That's why I think I've become very good at seeing people and what their intentions are, because I'm always looking for what their intentions are, regardless of whether they think I am. So when I looked at JD and listened to what he was saying, I saw authenticity.
And that set the tone for the evening. There was an authenticity in everything the members of Hillsong United did that Monday night. It was authenticity that transcended their status as Christian worship music giants, that transcended their hip stylings, their technical genius and their incredible gifts (notably Taya Smith's insanely good voice). It was an authenticity that came off in waves from Joel Houston, their tall, grizzled leader, as he semi-preached between songs.
This is a group that has had tremendous success even in the secular world's eyes and especially in the Christian world's eyes. Their church has a congregation of thousands, with Hillsong Churches all over Australia, Europe, South America, and North America. Their songs are sung in churches the world over, and their influence, from generation to generation, has been almost unparalleled.
They have every right to get caught up in it.
The reason they don't is because they're all too aware of their human tendency to do just that.
I think that is especially embodied in their leader, Joel Houston. Not just in terms of his stature, but also in terms of the wealth of wisdom that he seems to carry. There was a time not too long ago where he was burnt out, where he didn't feel anything, as documented in RELEVANT magazine's 2013 article on the group. He couldn't feel God in what had become his work, and he decided he needed to take some time away from ministry. This was something that the Carl Lentz, the Hillsong NYC pastor, comments seems to speak more to Joel "taking what matters most - the state of his soul and his passion for Jesus - as seriously as he could." And I think that speaks to his priorities.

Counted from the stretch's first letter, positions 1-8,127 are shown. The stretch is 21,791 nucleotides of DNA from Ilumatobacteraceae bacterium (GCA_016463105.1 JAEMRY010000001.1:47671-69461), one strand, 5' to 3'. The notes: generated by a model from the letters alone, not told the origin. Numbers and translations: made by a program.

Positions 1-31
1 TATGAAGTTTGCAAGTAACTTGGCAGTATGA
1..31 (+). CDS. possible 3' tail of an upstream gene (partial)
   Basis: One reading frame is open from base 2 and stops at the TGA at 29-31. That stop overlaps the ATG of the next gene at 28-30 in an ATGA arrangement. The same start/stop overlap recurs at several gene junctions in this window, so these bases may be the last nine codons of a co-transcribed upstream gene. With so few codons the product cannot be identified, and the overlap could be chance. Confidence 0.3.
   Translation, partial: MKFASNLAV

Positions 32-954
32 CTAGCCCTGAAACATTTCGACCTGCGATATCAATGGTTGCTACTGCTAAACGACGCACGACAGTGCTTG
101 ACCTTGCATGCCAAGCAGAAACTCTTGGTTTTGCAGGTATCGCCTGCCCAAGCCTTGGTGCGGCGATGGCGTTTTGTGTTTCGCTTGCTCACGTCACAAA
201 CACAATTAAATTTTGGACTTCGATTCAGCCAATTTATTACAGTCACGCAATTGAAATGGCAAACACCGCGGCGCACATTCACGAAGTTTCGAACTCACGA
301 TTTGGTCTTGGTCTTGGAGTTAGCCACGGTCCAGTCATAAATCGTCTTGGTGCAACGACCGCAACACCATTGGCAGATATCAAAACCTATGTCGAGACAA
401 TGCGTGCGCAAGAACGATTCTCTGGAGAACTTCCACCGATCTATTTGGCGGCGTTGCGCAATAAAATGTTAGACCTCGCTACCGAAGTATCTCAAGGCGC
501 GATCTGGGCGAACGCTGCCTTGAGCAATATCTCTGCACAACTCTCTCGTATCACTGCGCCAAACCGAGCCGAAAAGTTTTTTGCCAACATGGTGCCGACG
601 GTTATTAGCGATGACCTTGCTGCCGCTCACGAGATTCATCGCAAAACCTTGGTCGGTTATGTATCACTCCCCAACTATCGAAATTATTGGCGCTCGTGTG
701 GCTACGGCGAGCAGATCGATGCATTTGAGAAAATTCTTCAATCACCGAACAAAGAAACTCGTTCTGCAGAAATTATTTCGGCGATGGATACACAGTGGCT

Because at the end of it all, after all the hoopla, it was all about Jesus.
And that was beautiful. Before the whole thing got really going Joel said that whatever you came here for, he hoped that you find it. I found that interesting because we really do affect what we find when we go to places and experience things. We get out of it what we're willing to get out of it so to speak. If we were there to be entertained he said, we would hopefully be entertained. If we were there to be critical, he said that there would be lots to be critical of. If we were there to meet with Jesus, that of course, would happen to.
That reminded me of the utter importance that surrender and faith has in the Christian faith. We have to let go of ourselves and let God expose us. And while that is so difficult for most people, even when they try, it is so vitally important to the life of a Christian. That for me was the difference between a One Direction concert per say and a Hillsong United concert. There is an element of vulnerability and transcendence because you have the opportunity to put your mind in a different place, a place of focus not on pleasure or earthly things, but on God.
And I've missed that so much. There were times when I felt tears come to my eyes as I felt the truth of the words that I sang. Adding to this was the thousands of people around me feeling the same thing and singing their hearts out.